“A monument to suffering and to patience”: The harrowing journey of Nabby Adams through breast cancer

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Abstract

In 1813, Abigail “Nabby” Adams, the daughter of the second president of the United States, John Adams (1797–1801), passed away from metastatic breast cancer. Her ordeal began in 1810, at age 44, when she discovered a lump in her right breast She consulted with Dr Benjamin Rush, one of the most prominent physicians of the time and a signer of the Declaration of Independence, which resulted in a recommendation for an immediate mastectomy. The surgery was performed at her parent's home in Quincy, Massachusetts, by Dr John Warren. The crude and painful nature of the surgical procedure was highly traumatic to Ms. Adams and her family. After a few months, she returned to her home in rural New York. Within a few months she began feeling generalized pain. When it was evident that her symptoms were the result of disseminated breast cancer, she returned to her parents’ house, where she died on August 15, a mere 22 months after her surgery. Ms. Adams’ suffering through the stark treatment was the result of a unique historical period, when the medical community had just recently dismissed Galen's paradigms, but still lacked a basic knowledge of the disease's nature or the ability to administer painless, safe surgical treatment.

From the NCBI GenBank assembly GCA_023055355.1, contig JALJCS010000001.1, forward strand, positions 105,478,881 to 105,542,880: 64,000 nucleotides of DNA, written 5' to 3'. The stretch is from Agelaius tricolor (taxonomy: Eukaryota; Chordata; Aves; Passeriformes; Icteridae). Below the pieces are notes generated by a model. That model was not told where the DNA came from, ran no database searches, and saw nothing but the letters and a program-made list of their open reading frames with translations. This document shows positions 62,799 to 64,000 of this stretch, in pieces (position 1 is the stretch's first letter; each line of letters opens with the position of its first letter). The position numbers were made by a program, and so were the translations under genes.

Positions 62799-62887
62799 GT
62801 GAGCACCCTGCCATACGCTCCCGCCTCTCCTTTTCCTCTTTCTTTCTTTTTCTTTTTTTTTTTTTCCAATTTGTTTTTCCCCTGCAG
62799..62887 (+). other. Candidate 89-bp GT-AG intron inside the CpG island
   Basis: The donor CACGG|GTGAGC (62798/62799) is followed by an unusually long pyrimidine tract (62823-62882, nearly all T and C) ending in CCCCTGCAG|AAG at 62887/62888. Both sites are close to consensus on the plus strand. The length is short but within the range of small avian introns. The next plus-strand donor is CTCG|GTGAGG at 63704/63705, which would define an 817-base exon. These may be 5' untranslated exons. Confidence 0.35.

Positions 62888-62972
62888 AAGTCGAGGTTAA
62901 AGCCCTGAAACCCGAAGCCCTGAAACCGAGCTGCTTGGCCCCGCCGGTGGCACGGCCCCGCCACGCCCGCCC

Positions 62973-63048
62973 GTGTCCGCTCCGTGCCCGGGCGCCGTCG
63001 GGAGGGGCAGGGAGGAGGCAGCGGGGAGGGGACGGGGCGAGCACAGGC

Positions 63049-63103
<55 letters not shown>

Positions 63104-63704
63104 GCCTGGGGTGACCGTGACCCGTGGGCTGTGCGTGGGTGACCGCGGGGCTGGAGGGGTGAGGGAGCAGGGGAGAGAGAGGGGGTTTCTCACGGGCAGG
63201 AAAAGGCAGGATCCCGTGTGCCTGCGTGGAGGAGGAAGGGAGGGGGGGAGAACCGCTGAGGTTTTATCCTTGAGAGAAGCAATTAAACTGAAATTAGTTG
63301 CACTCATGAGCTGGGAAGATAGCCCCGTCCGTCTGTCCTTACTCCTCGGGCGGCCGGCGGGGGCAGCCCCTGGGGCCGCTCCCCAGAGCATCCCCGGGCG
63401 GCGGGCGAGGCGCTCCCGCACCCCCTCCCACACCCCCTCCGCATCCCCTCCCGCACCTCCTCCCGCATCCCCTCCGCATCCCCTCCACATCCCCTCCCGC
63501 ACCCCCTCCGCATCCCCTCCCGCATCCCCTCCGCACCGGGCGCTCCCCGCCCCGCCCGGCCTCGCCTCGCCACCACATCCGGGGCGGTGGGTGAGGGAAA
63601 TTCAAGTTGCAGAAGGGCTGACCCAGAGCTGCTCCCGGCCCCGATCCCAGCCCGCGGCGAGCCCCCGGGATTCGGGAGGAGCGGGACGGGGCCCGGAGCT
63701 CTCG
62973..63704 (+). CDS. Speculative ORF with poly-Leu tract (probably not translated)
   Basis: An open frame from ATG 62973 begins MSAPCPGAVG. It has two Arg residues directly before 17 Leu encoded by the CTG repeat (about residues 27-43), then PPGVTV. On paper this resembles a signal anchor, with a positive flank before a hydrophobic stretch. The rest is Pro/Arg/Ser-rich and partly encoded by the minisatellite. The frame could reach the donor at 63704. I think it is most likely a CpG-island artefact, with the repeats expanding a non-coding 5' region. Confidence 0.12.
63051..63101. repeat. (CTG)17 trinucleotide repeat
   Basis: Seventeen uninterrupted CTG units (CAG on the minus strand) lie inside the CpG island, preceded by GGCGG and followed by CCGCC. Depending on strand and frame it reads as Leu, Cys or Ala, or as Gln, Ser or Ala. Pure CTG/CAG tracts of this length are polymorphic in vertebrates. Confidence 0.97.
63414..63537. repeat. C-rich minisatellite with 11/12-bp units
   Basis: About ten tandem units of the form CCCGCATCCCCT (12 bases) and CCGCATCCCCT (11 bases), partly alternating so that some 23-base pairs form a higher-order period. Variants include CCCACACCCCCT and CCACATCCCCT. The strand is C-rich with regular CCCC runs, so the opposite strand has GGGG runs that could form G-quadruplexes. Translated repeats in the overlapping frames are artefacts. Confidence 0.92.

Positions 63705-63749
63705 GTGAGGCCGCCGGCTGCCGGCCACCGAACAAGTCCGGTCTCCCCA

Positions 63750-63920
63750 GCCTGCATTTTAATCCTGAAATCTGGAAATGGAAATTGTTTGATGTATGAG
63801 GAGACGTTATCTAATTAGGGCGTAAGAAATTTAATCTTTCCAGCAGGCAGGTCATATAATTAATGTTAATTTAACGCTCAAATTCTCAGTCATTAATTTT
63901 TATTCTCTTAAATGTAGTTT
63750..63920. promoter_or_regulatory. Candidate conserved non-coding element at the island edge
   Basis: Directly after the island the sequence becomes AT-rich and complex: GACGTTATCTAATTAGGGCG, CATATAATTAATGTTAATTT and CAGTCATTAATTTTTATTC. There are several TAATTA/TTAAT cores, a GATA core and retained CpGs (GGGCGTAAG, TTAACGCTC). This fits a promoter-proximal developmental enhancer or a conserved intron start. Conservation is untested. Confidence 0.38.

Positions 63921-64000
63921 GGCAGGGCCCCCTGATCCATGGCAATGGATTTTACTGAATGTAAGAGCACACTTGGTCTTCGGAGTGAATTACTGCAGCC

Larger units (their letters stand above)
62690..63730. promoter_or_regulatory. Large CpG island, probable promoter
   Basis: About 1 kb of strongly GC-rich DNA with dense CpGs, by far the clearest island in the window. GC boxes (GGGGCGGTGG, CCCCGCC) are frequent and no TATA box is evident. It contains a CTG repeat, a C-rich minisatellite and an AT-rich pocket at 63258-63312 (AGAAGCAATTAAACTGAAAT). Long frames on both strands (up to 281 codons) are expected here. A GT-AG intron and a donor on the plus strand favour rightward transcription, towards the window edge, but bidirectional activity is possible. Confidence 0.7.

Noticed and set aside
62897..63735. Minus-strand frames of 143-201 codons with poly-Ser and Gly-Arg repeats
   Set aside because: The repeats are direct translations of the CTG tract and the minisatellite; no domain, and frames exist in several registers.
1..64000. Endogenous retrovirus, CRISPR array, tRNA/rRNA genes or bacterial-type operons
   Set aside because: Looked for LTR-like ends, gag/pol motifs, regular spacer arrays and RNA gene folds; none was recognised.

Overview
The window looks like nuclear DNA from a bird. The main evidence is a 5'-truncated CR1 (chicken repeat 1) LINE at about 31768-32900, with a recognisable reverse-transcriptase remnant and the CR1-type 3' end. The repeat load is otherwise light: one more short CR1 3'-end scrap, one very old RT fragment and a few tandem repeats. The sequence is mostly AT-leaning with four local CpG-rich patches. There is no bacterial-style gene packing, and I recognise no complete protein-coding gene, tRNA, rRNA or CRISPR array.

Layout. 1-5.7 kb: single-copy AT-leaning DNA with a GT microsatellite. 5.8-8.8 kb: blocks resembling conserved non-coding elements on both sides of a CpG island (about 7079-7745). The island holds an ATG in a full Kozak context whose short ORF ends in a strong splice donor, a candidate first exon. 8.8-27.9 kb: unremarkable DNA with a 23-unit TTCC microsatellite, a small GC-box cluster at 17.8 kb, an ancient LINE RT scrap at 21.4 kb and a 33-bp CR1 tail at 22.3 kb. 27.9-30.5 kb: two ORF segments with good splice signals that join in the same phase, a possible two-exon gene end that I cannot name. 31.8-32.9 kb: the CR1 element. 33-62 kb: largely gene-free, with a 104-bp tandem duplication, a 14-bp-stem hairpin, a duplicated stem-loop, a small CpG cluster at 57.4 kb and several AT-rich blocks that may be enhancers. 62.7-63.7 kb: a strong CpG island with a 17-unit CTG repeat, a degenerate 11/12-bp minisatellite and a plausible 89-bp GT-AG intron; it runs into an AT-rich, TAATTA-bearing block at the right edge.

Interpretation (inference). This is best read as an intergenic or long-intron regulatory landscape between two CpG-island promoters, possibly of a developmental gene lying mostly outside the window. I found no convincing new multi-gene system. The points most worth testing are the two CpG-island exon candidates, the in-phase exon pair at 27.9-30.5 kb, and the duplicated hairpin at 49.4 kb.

Original languageEnglish (US)
JournalJournal of medical biography
DOIs
StateAccepted/In press - 2022

Keywords

  • Abigail Smith
  • Breast cancer
  • John Adams
  • Mastectomy
  • Nabby Adams

ASJC Scopus subject areas

  • Medicine (miscellaneous)
  • History and Philosophy of Science

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